My Poor Aging Neighbor: Income Inequality in Later Life

With income equality growing wider each day, a new article claims that even older adults can expect this inequality to increase as they age – within their own demographic.

The elder rich get richer, the elder poor get poorer.

“Increasingly, life after 65 in the U.S. is a ‘two worlds of aging’ experience, with the well-off older adults doing better and the less well-off… doing worse,” says the article’s lead author Stephen Crystal, a health policy professor at Rutgers University.

The article on late-life inequality, published in The Gerontologist, reports that a significant concentration of wealth existed in 2010, with the top 20% of older adults accounting for 62% of the total  value of wealth among the country’s older adults.

Researchers examined income data between 1983 and 2010 to reveal economic trends.

Total income also favored the wealthiest 20%. Between the nearly 20-year period studied, the share of total income for the wealthiest 20% of older adults between 65 to 74 increased from 47% to 50%. Total income for those in the poorest 40% dropped from 17% to just 14%.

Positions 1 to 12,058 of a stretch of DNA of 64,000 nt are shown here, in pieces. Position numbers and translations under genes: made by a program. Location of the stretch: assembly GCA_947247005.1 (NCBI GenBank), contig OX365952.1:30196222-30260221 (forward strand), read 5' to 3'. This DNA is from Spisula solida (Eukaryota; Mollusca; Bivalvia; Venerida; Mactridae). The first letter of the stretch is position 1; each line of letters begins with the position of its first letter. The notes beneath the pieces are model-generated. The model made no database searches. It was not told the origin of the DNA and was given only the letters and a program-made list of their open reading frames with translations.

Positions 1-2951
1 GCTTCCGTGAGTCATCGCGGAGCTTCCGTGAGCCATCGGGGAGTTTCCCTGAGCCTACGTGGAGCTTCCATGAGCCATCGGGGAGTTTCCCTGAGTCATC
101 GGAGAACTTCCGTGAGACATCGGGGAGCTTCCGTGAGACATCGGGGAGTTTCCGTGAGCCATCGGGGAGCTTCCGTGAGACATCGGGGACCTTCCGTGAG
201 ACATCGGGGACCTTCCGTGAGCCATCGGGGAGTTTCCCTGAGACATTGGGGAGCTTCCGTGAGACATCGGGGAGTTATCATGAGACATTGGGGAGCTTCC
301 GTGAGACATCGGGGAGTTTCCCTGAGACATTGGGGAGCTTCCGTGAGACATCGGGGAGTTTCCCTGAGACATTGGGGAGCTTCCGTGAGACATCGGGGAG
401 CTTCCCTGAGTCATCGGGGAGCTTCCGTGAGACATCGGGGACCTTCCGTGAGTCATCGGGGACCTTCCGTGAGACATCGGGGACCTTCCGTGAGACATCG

“Middle-aged and older people who are not members of the educational and economic elite have seen their financial security whittled away by the disappearance of well-paying industrial jobs earning good benefits, the disappearance of traditional pensions and other changes,” says Crystal. “They face a difficult future in their retirement years.”

Crystal cites existing social policies as being largely responsible for the disparity.

“The current and projected levels of inequality in later life are not inevitable,” he adds. “They are strongly affected by policy choices in areas ranging from Social Security to taxation to health care financing… We can and should do better in providing a decent floor for retirement income in the future.”

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